8168 THE CHAIRPERSON: But did I read something into your words or not, you say that it is something we should not address?
8169 MR. MADURI: Correct.
8170 THE CHAIRPERSON: Right, okay. Thank you.
8171 Does anybody else have any questions for Mr. Maduri?
8172 MR. SAMSON: Yes, Mr. Chair.
8173 THE CHAIRPERSON: Okay, let's go first with the gentleman with the beard there.
8174 M. SAMSON : Oui. Michel Samson de MRC Papineau.
8175 Je voudrais revenir très rapidement. Trois questions rapides.
8176 La première : Est-ce que j'ai bien compris hier lorsque, à votre question pour ce qui concernait la latence du système satellitaire, après avoir fait la référence à la vitesse de la lumière, heureusement, pas au design intelligent, on a mentionné quelque chose de l'ordre de 400 millisecondes.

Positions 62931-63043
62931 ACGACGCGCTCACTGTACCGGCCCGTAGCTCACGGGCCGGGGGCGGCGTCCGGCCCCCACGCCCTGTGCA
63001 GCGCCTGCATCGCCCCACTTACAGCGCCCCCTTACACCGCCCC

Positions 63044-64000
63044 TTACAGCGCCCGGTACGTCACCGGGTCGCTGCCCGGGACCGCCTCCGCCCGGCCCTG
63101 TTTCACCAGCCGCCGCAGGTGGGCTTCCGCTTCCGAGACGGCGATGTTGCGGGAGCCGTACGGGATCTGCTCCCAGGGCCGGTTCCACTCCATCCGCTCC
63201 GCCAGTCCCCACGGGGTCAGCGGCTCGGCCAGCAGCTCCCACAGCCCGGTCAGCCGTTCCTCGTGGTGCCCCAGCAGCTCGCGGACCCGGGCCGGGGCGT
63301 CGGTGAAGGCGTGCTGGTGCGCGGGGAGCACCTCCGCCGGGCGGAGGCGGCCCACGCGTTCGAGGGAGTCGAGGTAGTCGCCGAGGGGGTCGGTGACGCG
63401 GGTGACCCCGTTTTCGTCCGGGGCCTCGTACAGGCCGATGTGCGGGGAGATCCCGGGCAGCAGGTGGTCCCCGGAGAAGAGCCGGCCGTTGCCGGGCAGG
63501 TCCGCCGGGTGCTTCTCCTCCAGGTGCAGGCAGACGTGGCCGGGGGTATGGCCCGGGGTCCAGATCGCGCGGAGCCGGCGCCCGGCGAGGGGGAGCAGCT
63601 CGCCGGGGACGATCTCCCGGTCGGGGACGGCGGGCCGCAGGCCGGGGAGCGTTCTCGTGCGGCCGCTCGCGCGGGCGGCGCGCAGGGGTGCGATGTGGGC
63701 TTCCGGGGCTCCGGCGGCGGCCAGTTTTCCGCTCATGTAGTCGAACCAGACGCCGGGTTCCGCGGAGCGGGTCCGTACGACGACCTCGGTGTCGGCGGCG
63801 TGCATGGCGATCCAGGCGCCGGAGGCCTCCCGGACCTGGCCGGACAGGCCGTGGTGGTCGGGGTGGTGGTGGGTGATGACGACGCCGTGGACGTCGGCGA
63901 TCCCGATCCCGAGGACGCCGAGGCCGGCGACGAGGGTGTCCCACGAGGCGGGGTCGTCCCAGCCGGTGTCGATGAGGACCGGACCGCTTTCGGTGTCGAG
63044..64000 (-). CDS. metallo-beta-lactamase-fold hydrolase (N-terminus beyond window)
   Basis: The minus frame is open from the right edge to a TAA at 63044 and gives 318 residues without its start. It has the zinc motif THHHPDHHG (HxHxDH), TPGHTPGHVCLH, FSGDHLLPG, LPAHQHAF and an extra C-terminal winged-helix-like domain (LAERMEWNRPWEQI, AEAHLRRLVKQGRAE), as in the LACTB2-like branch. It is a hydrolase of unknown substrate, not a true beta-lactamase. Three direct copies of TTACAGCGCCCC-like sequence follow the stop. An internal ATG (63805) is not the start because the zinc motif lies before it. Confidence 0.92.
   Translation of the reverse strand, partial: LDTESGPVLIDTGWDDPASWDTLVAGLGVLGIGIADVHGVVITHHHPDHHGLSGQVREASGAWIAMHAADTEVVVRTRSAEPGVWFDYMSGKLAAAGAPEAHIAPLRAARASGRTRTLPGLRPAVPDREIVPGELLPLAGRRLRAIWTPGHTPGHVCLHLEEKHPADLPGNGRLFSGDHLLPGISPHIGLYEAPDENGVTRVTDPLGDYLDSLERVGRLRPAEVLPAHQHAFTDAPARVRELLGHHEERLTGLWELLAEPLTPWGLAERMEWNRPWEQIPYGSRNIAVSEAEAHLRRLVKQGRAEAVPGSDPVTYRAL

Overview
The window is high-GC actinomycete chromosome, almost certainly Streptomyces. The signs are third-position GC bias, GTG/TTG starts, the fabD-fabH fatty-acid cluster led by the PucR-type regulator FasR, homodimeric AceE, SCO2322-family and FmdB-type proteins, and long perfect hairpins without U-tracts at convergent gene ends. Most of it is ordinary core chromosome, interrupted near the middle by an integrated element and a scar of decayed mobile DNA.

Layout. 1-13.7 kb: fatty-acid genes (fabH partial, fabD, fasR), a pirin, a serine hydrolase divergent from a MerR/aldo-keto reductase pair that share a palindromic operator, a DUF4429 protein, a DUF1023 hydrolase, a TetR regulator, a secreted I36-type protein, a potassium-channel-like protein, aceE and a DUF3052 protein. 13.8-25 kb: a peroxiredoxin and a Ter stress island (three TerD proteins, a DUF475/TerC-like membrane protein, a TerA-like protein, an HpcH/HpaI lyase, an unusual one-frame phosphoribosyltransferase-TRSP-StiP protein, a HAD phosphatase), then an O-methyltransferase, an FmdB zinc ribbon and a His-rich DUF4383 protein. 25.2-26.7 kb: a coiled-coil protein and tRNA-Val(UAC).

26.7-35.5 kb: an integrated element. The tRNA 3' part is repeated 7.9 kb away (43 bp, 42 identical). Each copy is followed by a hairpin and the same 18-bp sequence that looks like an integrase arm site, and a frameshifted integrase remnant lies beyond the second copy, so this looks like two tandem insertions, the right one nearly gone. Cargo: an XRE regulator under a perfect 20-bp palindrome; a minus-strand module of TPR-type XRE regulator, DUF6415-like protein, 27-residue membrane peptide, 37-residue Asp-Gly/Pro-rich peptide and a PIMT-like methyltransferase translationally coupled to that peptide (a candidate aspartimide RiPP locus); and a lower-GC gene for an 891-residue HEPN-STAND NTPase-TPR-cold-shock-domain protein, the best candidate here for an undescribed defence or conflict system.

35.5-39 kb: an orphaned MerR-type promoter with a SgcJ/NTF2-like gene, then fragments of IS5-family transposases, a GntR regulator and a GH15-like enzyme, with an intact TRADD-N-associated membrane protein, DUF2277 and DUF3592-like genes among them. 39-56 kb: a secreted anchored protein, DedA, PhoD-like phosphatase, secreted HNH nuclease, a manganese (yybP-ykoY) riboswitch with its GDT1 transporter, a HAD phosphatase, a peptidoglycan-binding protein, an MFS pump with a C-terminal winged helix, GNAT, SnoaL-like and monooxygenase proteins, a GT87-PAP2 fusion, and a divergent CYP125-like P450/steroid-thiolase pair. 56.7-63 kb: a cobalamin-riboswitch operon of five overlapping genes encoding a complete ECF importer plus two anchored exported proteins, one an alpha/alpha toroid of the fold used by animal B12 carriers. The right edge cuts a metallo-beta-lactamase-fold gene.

8177 Est-ce que j'ai bien entendu? Je pense c'est monsieur Maduri qui avait répondu.
8178 MR. MADURI: Each trip is 200 milliseconds. That's physics. That's not something we --
8179 MR. SAMSON: That's what I thought.
8180 MR. MADURI: Yes.
8181 And again, I think if I can just direct, Mr. Chair, there is quite a bit of material on satellite on the Australian national broadband initiative, it's public information, and they address latency, they address some of the strengths as well as the issue of latency inherent in satellite technology.
8182 M. SAMSON : Excellent! Merci.
8183 Ma seconde question : En termes d'avenir, vous avez parlé hier que, effectivement, vous pouviez offrir la téléphonie IP. Si on imagine que dans trois ans, quatre ans, cinq ans, on pourrait penser à des systèmes qui offrent les trois services de base, c'est-à-dire télévision par IP, téléphonie IP et Internet haute vitesse, comment ça se présenterait pour la distribution satellitaire?